Investing Terms- Foundation

William Miller |

There are a lot of financial terms, and it is important to understand what they mean. Sure, you can google anything, but it can be confusing. While investing itself is straightforward, many people find themselves shying away from the entire process because they simply do not understand the meanings of different terms, which can be somewhat overwhelming and demoralizing.

So here is a rundown of common investing terms that every investor should become familiar with:


A stock is simply a portion of business ownership. Purchasing a company’s stock allows you to vote at shareholder meeting while also being eligible to share in any profits that the business may generate. It is important to remember that stock values fluctuate daily basis, and that not all stocks will make money. Some may stay at the value they were when your bough them, while others may drop in value. This makes stock purchasing a trickier option for those that are particularly risk adverse. It is a good idea to keep your initial stock purchase at a minimum until you become comfortable with market performance. It is also a good idea not to invest more than you are willing to lose.


Bonds are simply loans. They are a way of lending money to a company or the government. In return for your loan, the company/government will agree to pay you interest on the money, and eventually repay the principle of the loan. Bonds are a relatively safe investment, meaning that your return on investment is much less than the return from other securities, but they do provide peace of mind to those with little appetite for risk.

Mutual Funds

Mutual funds are a combination of stocks and bonds. When you purchase a mutual fund, you are pooling your money with other investors. All mutual funds have a very specific investment strategy (growth, income, tax awareness) and can include stocks, government bonds. All mutual funds are managed by a professional that choses the securities included in the mutual fund.

Exchange Traded Fund (ETF)

Exchange traded funds are similar to a mutual fund. They are a basket of stocks or bonds focused on a strategy. ETFs can be both managed or passive meaning their could be a fund manager making trades or it could be following an index like the S&P 500. Unlike a mutual fund ETFs are treated more like a stock when an investor is buying or selling.


Once you begin to invest, you will have a portfolio. A portfolio represents all the investments that have been made on your behalf. Most investors will have a variety of investments in their portfolio, including individual stocks, bonds, and securities. Your portfolio can also include real property such as real estate, valuable art or jewelry, or any valuable item. Your portfolio is always tied to your investment goals that should be determined before you begin to invest.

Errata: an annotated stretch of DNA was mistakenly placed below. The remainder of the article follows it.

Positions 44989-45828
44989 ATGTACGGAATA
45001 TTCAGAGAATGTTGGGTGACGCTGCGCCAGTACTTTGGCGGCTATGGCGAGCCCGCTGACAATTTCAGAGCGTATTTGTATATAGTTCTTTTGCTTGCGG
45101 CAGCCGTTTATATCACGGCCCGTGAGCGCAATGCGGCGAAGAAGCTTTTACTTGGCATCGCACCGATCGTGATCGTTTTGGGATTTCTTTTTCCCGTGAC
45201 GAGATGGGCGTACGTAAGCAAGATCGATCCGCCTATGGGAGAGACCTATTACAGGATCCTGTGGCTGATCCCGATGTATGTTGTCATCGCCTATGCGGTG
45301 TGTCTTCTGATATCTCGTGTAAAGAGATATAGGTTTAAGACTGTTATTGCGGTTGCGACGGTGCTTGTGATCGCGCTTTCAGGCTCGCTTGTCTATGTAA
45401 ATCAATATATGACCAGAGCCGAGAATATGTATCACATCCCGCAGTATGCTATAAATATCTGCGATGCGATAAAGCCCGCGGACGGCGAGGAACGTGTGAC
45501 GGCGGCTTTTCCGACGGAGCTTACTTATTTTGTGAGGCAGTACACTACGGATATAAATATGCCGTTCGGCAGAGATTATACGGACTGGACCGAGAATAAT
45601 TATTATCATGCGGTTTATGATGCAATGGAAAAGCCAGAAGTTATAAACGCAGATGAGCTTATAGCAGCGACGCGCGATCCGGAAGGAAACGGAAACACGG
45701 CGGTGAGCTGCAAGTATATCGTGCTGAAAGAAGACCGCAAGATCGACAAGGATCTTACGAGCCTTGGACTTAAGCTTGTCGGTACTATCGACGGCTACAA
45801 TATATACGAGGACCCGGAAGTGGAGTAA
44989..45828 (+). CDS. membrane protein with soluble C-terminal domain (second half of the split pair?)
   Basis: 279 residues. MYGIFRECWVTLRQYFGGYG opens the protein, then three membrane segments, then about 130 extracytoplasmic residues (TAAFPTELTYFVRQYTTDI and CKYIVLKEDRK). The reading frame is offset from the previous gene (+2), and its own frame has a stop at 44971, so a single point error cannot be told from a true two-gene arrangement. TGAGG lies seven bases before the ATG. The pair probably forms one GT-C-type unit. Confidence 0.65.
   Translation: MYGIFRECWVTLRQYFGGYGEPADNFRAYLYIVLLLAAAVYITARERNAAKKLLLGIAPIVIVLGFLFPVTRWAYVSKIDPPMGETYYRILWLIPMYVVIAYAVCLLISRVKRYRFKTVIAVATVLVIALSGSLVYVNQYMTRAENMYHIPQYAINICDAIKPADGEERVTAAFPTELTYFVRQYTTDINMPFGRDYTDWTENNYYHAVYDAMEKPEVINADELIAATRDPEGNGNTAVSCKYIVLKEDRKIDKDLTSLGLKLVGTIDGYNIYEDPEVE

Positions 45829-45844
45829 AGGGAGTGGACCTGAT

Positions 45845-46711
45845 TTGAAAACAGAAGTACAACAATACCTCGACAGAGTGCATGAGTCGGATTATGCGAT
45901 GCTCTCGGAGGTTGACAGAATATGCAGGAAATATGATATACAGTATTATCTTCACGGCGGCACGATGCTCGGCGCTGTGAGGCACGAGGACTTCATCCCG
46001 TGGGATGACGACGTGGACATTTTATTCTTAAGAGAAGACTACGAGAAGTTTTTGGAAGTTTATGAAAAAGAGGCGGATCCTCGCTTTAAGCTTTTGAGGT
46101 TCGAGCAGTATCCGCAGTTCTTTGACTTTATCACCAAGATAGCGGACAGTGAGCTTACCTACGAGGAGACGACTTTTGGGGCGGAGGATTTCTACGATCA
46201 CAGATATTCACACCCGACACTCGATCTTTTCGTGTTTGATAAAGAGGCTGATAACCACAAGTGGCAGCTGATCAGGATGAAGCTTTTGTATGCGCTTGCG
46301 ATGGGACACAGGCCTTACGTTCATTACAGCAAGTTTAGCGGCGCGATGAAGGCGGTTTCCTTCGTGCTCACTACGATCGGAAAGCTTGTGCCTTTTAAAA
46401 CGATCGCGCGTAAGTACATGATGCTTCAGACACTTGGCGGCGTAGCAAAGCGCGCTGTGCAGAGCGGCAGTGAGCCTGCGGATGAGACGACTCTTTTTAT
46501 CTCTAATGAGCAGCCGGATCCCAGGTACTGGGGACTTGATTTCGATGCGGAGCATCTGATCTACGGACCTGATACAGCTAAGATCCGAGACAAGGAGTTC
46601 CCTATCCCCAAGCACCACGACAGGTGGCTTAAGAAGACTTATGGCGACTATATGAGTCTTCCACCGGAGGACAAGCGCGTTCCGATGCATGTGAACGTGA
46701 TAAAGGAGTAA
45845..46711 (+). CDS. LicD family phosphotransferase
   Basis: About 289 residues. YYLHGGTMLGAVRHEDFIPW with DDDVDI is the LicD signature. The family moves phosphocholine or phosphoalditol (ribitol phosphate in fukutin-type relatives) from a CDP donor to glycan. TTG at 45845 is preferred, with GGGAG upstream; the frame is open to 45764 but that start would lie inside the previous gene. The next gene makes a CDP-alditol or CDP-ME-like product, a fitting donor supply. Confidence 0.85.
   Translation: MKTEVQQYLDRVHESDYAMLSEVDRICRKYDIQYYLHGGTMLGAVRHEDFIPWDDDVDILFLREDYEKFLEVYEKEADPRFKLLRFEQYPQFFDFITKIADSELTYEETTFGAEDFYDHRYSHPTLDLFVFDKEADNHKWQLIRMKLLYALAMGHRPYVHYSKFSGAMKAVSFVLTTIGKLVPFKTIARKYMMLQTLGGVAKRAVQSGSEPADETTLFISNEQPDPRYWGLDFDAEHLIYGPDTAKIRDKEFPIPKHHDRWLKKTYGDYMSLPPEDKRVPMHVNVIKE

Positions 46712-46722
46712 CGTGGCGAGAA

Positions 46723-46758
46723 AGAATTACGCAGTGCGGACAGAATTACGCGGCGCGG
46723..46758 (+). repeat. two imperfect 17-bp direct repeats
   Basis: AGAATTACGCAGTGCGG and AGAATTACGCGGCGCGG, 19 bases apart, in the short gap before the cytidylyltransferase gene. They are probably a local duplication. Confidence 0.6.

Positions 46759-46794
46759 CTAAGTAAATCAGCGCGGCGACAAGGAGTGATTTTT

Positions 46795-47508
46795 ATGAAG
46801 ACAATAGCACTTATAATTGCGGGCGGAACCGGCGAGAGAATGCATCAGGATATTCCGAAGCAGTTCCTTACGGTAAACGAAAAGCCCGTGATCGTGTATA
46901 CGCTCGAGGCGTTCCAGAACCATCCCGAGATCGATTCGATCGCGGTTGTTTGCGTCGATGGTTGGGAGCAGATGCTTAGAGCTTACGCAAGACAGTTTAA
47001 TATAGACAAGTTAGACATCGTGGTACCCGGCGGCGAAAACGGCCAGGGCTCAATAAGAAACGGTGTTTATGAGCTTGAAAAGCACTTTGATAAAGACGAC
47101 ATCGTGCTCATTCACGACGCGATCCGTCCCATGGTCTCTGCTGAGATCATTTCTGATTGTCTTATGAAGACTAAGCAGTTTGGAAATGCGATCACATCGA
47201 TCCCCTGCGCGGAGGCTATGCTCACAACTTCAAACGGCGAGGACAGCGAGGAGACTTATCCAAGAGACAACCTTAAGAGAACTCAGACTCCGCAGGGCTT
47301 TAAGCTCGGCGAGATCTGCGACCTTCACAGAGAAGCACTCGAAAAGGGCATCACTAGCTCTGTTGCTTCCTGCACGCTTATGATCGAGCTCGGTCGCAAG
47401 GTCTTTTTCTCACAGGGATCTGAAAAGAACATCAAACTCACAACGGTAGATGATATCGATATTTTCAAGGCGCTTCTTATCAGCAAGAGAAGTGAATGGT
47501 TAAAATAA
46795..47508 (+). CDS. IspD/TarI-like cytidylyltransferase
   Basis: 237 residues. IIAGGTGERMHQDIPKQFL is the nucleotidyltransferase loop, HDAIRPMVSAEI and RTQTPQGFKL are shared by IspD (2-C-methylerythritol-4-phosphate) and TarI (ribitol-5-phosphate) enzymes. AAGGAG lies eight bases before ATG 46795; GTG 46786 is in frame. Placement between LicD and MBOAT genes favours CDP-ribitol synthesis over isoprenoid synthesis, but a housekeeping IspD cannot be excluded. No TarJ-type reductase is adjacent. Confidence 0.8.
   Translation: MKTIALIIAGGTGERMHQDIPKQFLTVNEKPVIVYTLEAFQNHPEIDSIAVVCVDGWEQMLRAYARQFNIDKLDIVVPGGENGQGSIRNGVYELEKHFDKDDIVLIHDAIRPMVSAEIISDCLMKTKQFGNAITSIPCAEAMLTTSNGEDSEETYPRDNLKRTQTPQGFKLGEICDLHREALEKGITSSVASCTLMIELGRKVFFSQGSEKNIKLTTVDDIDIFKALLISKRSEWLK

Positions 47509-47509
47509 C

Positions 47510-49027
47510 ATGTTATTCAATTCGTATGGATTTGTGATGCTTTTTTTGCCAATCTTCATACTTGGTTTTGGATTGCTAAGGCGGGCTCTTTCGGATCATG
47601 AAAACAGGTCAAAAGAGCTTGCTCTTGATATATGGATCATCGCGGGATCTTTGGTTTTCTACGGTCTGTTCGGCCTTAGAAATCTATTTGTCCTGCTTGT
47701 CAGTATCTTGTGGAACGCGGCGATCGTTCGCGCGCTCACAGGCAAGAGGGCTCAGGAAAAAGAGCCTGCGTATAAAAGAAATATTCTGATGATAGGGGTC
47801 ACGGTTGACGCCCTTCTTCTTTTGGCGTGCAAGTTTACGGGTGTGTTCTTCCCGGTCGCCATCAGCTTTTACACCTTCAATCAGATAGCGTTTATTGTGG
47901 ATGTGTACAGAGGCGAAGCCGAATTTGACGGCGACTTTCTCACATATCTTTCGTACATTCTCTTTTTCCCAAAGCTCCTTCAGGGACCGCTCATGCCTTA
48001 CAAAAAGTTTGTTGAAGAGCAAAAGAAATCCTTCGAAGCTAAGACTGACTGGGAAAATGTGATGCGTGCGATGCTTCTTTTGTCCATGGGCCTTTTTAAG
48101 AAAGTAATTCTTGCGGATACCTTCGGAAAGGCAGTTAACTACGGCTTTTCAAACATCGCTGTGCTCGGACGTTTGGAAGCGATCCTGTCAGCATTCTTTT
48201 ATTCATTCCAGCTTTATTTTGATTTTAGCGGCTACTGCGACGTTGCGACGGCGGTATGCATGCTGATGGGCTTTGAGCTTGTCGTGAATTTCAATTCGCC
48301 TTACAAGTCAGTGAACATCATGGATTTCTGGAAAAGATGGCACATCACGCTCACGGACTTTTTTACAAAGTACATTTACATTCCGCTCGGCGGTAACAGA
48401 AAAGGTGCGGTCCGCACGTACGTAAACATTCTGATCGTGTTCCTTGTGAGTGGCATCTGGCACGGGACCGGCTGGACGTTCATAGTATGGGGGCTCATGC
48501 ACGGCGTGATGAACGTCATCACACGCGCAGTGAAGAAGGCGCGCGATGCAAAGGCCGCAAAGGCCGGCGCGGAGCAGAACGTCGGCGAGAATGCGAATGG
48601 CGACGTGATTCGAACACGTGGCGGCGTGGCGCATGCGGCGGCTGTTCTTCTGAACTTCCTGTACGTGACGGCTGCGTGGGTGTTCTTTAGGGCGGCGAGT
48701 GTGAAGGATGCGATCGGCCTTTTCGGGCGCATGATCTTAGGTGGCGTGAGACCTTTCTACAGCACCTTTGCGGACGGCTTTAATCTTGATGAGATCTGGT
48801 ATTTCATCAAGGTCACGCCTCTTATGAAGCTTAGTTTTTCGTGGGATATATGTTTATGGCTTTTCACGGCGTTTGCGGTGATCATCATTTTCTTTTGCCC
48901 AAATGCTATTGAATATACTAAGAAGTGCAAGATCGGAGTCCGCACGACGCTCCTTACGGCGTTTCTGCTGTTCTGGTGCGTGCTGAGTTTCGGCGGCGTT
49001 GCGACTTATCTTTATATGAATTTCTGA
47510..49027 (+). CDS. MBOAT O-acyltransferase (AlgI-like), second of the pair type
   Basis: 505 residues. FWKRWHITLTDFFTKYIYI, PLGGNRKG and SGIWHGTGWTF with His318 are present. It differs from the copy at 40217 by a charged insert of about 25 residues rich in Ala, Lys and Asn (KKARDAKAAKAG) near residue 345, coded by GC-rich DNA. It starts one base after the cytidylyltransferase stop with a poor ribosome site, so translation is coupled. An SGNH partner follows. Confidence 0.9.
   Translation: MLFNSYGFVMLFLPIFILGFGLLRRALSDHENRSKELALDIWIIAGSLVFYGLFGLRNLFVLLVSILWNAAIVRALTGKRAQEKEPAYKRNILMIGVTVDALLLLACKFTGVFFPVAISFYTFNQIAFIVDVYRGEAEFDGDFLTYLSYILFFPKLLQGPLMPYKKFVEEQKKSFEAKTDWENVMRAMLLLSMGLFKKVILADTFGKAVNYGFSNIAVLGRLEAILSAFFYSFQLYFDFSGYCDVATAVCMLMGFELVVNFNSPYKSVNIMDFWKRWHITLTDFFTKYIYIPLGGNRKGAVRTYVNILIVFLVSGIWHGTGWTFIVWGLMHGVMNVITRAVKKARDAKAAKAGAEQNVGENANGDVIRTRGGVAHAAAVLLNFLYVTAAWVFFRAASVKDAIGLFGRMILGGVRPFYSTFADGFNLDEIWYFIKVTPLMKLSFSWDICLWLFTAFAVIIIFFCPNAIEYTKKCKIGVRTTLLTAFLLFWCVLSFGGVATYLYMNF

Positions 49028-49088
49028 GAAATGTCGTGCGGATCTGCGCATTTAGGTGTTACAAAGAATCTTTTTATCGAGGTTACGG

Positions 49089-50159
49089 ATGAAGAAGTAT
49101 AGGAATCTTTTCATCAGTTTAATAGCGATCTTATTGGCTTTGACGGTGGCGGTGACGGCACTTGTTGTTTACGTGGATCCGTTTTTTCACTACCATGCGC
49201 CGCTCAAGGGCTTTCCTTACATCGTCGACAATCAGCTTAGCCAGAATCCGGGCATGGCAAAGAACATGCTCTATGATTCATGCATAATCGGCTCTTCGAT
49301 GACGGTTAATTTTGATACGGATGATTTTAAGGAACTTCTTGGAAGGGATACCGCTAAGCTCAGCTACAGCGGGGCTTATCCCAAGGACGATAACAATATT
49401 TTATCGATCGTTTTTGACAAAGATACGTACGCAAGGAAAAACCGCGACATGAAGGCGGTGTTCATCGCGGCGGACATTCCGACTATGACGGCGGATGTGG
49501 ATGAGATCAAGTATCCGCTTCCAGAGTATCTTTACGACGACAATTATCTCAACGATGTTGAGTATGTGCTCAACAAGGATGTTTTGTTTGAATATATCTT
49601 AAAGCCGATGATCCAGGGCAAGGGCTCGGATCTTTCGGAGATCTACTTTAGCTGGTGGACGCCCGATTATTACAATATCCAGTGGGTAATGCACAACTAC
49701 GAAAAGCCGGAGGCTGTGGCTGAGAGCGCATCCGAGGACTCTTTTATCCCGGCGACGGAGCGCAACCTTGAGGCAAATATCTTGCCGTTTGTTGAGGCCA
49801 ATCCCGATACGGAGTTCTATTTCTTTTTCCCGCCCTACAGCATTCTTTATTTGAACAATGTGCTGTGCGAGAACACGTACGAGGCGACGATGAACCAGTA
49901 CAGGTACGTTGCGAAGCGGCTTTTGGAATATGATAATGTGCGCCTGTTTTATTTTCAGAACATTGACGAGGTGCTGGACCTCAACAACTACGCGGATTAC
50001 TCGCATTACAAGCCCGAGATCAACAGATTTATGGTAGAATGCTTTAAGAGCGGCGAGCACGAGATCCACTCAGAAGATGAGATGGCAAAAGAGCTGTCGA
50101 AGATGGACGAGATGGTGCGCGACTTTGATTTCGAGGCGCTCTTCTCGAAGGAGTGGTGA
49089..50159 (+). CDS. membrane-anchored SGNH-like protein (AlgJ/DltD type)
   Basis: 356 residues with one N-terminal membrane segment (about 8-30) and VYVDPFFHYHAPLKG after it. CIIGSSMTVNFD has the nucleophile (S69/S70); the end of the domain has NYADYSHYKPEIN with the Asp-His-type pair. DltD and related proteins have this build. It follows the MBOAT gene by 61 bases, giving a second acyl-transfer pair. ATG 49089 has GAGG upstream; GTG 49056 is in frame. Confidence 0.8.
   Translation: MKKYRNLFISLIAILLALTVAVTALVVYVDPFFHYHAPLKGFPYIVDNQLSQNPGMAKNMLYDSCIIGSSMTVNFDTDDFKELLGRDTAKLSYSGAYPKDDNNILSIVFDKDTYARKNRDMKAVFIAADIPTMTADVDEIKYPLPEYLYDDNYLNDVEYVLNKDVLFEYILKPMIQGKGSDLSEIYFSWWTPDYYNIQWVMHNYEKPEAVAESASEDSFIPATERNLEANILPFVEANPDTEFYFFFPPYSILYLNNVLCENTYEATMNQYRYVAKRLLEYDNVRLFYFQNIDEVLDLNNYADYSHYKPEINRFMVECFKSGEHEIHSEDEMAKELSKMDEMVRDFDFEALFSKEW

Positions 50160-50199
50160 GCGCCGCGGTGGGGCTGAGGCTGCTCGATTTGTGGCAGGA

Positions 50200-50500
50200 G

While some experts caution new investors against diversifying stock purchases, it is always best to have a diversified portfolio that includes a variety of investments, which helps balance out risk. While cautious investors may invest in more bonds or government treasuries, other portfolios may include more stock investments. Diversification also includes varying the type of stocks or investments you make. Instead of concentrating on one industry, purchasing stocks in two or three industries can help protect your investment should one particular industry suffer an unexpected market loss.

Remember to talk to a financial professional with any questions or concerns you may have regarding the investment options available to you.


*This content is developed from sources believed to be providing accurate information. The information provided is not written or intended as tax, legal, or investment advice and may not be relied on for purposes of avoiding any federal tax penalties. Individuals are encouraged to seek advice from their accountant, financial planner, and counsel. Neither the information presented, nor any opinion expressed constitutes a representation by WM Wealth Planning as a specific recommendation to the purchase or sale of any securities/investment. Asset allocation and diversification do not ensure a profit or protect against loss in declining markets. This material was developed and produced by WM Wealth Planning for educational purposes.*